MongoDB is a relatively new contender in the data storage circle compared to giants like Oracle and IBM DB2, but it has gained huge popularity with their distributed key value store, MapReduce calculation capability and document oriented NoSQL features. For more information on MongoDB’s popularity and advantages refer MongoDB: The Database for Big Data Processing
MongoDB has been rightfully acclaimed as the “Database Management System of the Year“ by DB-Engines.
Along with these features, MongoDB has numerous advantages when compared to the traditional RDBMS. As a result, lot of companies are vying to employ MongoDB database. Here is a look at some of the real world use cases, where organisations, if not entirely, are including it at least as an addition to their existing databases.
Adhar is an excellent example of real world use cases of MongoDB. In recent times, there has been some controversy revolving around CIA’s non-profit Venture Capital arm, In-Q-Tel, backing the company, which developed MongoDB. Putting aside the controversy, let’s look at the MongoDB’s role in Aadhar.
India’s Unique Identification project, aka Aadhar, is the world’s biggest biometrics database. Aadhar is in the process of capturing demographic and biometric data of over 1.2 billion residents. Aadhar has used MongoDB as one of its databases to store this huge amount of data. MongoDB was among several database products, apart from MySQL, Hadoop and HBase, originally procured for running the database search. Here, MySQL is used for storing demographic data and MongoDB is used to store images. According to techcrunch.com, MongoDB has nothing to do with the “sensitive” data.
Shutterfly is a popular internet-based photo sharing and personal publishing company that manages a store of more than 6 billion images with a transaction rate of up to 10,000 operations per second. Shutterfly is one of the companies that transitioned from Oracle to MongoDB.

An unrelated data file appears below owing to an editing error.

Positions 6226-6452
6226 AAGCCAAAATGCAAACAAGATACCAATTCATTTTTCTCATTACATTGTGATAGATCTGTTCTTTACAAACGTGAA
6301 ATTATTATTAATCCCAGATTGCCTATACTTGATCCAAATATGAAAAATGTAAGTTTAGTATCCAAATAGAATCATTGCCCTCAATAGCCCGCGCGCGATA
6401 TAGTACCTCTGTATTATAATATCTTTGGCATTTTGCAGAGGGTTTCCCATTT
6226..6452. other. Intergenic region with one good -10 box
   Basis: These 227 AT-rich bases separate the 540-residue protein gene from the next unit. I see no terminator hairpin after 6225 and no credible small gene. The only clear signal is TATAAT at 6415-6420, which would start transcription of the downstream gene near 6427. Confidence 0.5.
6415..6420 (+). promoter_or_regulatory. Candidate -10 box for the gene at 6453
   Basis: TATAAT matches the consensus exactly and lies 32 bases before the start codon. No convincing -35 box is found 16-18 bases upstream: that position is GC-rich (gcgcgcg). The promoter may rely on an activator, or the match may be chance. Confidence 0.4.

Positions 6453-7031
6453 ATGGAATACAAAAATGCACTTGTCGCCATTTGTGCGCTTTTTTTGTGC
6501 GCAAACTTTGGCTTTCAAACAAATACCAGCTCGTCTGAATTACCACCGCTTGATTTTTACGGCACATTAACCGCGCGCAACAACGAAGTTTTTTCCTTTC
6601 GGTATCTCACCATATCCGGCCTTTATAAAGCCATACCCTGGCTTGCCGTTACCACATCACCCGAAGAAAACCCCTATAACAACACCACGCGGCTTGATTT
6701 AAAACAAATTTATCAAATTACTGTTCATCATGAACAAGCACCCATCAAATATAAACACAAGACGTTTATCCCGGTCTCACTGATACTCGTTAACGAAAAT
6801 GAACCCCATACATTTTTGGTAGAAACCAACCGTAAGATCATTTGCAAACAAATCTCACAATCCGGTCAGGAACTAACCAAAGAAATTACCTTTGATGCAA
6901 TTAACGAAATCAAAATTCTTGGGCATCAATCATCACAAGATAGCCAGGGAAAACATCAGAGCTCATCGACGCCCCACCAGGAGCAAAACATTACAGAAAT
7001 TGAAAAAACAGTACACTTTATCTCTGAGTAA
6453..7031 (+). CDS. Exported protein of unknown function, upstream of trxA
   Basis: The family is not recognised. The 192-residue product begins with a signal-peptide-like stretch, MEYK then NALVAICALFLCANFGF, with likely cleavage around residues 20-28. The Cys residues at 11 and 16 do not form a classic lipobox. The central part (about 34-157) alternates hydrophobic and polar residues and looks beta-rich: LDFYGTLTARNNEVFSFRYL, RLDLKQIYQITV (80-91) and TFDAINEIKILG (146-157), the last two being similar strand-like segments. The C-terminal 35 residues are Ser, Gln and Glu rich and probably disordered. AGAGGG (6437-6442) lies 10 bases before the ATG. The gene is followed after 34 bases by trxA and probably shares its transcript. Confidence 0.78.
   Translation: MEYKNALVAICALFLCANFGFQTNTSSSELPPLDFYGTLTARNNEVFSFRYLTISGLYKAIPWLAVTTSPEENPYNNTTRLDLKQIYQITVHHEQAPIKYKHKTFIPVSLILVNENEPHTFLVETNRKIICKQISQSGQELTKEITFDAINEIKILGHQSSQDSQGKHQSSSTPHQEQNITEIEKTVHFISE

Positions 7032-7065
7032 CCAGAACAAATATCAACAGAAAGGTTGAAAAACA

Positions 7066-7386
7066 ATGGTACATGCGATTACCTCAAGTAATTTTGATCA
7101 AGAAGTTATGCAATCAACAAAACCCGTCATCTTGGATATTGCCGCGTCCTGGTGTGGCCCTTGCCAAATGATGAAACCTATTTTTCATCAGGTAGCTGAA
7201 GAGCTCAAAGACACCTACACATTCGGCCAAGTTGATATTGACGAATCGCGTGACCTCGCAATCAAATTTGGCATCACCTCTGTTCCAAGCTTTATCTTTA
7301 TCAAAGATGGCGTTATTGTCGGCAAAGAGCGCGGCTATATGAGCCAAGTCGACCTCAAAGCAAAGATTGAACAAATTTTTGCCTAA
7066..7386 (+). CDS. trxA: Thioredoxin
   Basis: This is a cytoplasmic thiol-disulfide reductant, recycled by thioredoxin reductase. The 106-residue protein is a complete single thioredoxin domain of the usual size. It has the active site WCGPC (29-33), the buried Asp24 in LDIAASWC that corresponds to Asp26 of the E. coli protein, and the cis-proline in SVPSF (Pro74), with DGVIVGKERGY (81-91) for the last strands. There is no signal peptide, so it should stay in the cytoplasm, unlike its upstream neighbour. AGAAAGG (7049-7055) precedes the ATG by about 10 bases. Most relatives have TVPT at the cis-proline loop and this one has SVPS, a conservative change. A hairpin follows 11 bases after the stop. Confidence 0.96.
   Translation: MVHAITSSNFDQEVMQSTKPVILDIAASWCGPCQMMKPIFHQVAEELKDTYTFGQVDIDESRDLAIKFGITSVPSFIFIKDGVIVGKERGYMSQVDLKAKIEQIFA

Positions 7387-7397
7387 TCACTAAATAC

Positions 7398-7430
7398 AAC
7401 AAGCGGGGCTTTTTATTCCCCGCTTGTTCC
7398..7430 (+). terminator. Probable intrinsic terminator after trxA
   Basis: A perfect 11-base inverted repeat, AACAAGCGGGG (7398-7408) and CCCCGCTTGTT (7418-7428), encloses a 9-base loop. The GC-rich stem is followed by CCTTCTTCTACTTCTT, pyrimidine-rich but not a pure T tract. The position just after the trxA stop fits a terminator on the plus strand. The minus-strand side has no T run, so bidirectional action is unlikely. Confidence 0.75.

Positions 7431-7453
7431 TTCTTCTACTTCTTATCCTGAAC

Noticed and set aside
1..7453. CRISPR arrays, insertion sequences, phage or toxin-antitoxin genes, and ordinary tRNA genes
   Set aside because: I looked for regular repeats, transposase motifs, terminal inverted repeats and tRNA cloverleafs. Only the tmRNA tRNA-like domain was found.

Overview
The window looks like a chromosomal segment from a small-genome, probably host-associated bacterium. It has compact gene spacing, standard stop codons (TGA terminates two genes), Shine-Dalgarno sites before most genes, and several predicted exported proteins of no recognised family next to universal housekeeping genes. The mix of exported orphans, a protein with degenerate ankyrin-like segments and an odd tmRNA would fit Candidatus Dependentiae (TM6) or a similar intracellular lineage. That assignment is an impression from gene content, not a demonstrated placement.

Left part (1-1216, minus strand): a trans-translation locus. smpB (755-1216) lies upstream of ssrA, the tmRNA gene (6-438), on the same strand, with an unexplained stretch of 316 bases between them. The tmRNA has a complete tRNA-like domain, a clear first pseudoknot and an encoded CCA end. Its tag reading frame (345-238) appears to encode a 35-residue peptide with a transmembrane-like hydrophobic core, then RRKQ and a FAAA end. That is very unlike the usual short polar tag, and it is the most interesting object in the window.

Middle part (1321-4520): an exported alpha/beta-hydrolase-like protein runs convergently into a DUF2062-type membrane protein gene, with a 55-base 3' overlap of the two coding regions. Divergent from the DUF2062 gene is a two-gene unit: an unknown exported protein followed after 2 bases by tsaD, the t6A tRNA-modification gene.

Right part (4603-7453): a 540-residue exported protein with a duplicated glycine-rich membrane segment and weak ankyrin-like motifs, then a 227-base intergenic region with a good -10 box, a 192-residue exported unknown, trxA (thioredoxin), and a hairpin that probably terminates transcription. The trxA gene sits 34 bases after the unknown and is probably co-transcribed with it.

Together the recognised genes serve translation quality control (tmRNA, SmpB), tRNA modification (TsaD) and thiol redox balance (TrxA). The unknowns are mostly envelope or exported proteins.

During the evaluation at the time of transition to MongoDB, it became apparent that a non-relational database would suit the Shutterfly’s data needs better and thereby possibly improving programmer’s productivity as well as performance and scalability.
Shutterfly considered a wide variety of alternate database systems, including Cassandra, CouchDB and BerkeleyDB, before settling on MongoDB. Shutterfly has installed MongoDB for metadata associated with uploaded photos, while for those parts of the application that require richer transactional model, like billing and account management, the traditional RDBMS is still in place.
Till now, Shutterfly is happy with its decision of transitioning to MongoDB and what Kenny Gorman (Data Architect of Shutterfly) has to say about it is, “I am a firm believer in choosing the correct tool for the job, and MongoDB was a nice fit, but not without compromises.”
MetLife is a leading global provider of insurance, annuities and employee benefit programs. They serve about 90 million customers and hold leading market positions in the United States, Japan, Latin America, Asia, Europe and the Middle East. MetLife uses MongoDB for “The Wall”, an innovative customer service application that provides a consolidated view of MetLife customers, including policy details and transactions. The Wall is designed to look and function like Facebook and has improved customer satisfaction and call centre productivity. The Wall brings together data from more than 70 legacy systems and merges it into a single record. It runs across six servers in two data centres and presently stores about 24 terabytes of data. MongoDB-based applications are part of a series of Big Data projects that MetLife is working on to transform the company and bring technology, business and customers together.
eBay is an American multinational internet consumer-to-consumer corporation, headquartered in San Jose. eBay has a number of projects running on MongoDB for search suggestions, metadata storage, cloud management and merchandizing categorization.
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